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Do sloths carry future antibiotics?


Scientist Max Chavarria proved during his research work, which he began in the year 2020, that what was discovered was “microorganisms capable of producing antibiotics that regulate the presence of pathogens in sloth fur.”

A researcher seeks to discover new antibiotics in Costa Rica by studying the bacteria found in the dander of sloths, after noticing that these tropical mammals never get sick. Max Chavarria of the University of Costa Rica points out that sloths have a unique bio-environment of insects, algae and bacteria that is believed to protect them.

“If someone studies sloth dander, they will see movement of mites and different types of insects. This dander is a very wide habitat, and when many types of organisms live in a place, there should be a system that controls them,” he told AFP.

During his research work, which he began in 2020, the scientist confirmed that what was discovered was “microorganisms capable of producing antibiotics that regulate the presence of pathogens in sloth fur.” Chavarria, who published the results of his study in the journal “Environmental Microbialgia,” confirmed that “these bacteria belong to the two types of Rothia and Brevibacterium.”

The issue is whether in the future these antibiotics will be allowed to be used as medicines for humans.

The sloths that Costa Rica includes, two species of which are the pale-throated sloths and the Hoffmani sloths, live above the trees of tropical forests in Central America, specifically on the Caribbean coast of Costa Rica, in a humid climate with temperatures ranging between 22 and 30 degrees Celsius.

The numbers of these animals, which are also found in Bolivia, Brazil, Colombia, Ecuador, Honduras, Nicaragua, Panama, Peru and Venezuela, are “declining”, according to the International Union for Conservation of Nature.

In Costa Rica, American Judy Ivey runs the Cahuita Sloth Sanctuary, which she founded with her late husband, Luis Arroyo. The sanctuary receives injured animals and provides them with care.

Save a thousand sloths

Judy was living in Alaska and was unaware of the existence of these animals until she arrived in Costa Rica.

In 1992, the couple welcomed their first sloth and provided it with a treat. Since then, their sanctuary on the Caribbean coast, about 200 kilometers from San Jose, has welcomed about 1,000 sloths.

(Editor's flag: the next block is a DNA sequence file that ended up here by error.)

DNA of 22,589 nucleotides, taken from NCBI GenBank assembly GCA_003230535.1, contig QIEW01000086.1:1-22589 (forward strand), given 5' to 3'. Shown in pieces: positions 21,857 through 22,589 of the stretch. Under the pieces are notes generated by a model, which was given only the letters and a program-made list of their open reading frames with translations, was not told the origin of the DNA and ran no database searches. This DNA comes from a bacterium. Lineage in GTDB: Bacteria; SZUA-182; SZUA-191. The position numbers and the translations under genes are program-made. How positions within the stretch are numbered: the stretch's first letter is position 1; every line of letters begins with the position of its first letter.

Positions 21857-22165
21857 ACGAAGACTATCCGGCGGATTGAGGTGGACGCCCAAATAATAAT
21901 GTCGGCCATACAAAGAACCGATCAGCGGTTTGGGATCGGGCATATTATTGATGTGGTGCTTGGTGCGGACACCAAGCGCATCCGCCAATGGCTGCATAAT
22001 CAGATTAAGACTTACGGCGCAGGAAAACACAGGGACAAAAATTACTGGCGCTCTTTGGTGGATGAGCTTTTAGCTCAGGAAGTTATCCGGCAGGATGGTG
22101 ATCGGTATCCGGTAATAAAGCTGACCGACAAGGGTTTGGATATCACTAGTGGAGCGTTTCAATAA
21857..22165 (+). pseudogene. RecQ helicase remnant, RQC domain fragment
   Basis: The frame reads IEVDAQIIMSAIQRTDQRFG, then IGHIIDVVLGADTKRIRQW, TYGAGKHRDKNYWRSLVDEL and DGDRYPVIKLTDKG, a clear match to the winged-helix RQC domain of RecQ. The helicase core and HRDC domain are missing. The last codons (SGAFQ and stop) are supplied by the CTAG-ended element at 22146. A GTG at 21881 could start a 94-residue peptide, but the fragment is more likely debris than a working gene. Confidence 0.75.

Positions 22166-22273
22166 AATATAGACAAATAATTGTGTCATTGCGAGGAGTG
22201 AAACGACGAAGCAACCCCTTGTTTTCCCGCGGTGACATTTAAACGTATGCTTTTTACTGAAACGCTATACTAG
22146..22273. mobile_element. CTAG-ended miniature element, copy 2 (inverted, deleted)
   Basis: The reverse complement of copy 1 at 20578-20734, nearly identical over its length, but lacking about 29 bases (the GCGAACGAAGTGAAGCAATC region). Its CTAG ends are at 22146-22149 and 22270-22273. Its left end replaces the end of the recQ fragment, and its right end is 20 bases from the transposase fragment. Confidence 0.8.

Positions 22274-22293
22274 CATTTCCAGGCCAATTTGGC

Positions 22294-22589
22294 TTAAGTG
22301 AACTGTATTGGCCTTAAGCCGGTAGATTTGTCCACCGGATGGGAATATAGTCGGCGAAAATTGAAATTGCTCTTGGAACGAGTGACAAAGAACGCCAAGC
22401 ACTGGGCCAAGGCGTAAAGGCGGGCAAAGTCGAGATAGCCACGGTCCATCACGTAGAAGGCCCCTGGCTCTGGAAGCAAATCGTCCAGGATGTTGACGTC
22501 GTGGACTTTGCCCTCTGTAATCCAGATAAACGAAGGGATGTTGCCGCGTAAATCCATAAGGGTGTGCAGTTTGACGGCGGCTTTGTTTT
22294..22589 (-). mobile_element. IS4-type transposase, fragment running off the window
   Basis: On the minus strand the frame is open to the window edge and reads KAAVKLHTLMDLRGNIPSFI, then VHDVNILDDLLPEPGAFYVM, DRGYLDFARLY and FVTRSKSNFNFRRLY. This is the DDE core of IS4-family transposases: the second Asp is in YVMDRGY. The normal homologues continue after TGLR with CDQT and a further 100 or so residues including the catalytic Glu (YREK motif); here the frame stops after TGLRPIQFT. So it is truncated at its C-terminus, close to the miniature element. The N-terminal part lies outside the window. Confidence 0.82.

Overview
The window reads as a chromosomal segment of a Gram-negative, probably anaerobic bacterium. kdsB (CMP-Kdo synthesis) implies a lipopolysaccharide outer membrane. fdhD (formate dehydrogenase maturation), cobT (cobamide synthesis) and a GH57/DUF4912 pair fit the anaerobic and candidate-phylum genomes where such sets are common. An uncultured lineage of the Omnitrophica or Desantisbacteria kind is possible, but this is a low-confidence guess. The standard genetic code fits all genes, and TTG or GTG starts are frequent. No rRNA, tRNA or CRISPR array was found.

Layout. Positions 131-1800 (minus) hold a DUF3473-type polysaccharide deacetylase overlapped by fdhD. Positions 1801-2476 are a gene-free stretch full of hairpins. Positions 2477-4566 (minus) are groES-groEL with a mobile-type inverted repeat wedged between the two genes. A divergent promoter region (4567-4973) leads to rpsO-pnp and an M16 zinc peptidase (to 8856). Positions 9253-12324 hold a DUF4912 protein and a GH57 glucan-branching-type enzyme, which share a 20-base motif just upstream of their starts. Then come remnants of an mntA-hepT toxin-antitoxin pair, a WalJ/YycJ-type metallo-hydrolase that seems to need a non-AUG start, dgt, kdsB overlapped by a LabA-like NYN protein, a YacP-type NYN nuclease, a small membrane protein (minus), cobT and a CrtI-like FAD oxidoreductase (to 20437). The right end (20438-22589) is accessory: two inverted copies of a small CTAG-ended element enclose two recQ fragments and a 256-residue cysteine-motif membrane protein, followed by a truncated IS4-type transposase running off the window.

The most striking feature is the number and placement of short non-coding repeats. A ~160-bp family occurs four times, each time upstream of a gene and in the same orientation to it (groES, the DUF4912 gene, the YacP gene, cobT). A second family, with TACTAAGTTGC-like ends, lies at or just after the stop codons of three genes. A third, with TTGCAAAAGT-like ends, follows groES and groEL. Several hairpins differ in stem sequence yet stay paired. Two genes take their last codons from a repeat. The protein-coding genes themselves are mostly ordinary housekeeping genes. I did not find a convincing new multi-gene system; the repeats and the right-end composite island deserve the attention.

It was obvious that Max Chavarria would turn to Judy Ivey to study sloths that were being cared for after being electrocuted on high-tension wires, being hit or injured by a dog attack, or that were separated from their mothers when they were young.

“We have never received a sick sloth, and some of the animals we embraced were exposed to burns as a result of electric shock and their hands were injured, but none of the animals had a disease,” says Judy.

Max Chavarria clipped the hair of 15 monkeys belonging to both species and subjected them to study in a laboratory.

production of antibiotics

After three years of research work, the world has counted about twenty “candidates” for the production of antibiotics, but full research is still required to find out the potential for their use in humans. “First we have to understand the immune system of sloths, and what molecules contribute to enhancing their immunity,” the researcher says.

He considers that nature is the first laboratory in which research is supposed to be conducted, referring to penicillin, which was discovered in 1982 by British Nobel Prize winner Alexander Fleming from fungi that naturally manufacture this antibiotic.

The discovery of new antibiotics is crucial because the World Health Organization warns that resistance to existing antibiotics could cause ten million deaths annually by the middle of the century.

“For this reason, projects such as ours can contribute to the discovery of new molecules that may be used in the medium or long term in the issue of antibiotic resistance,” says Max Chavarria.

Merry C. Vega is a highly respected and accomplished news author. She began her career as a journalist, covering local news for a small-town newspaper. She quickly gained a reputation for her thorough reporting and ability to uncover the truth.

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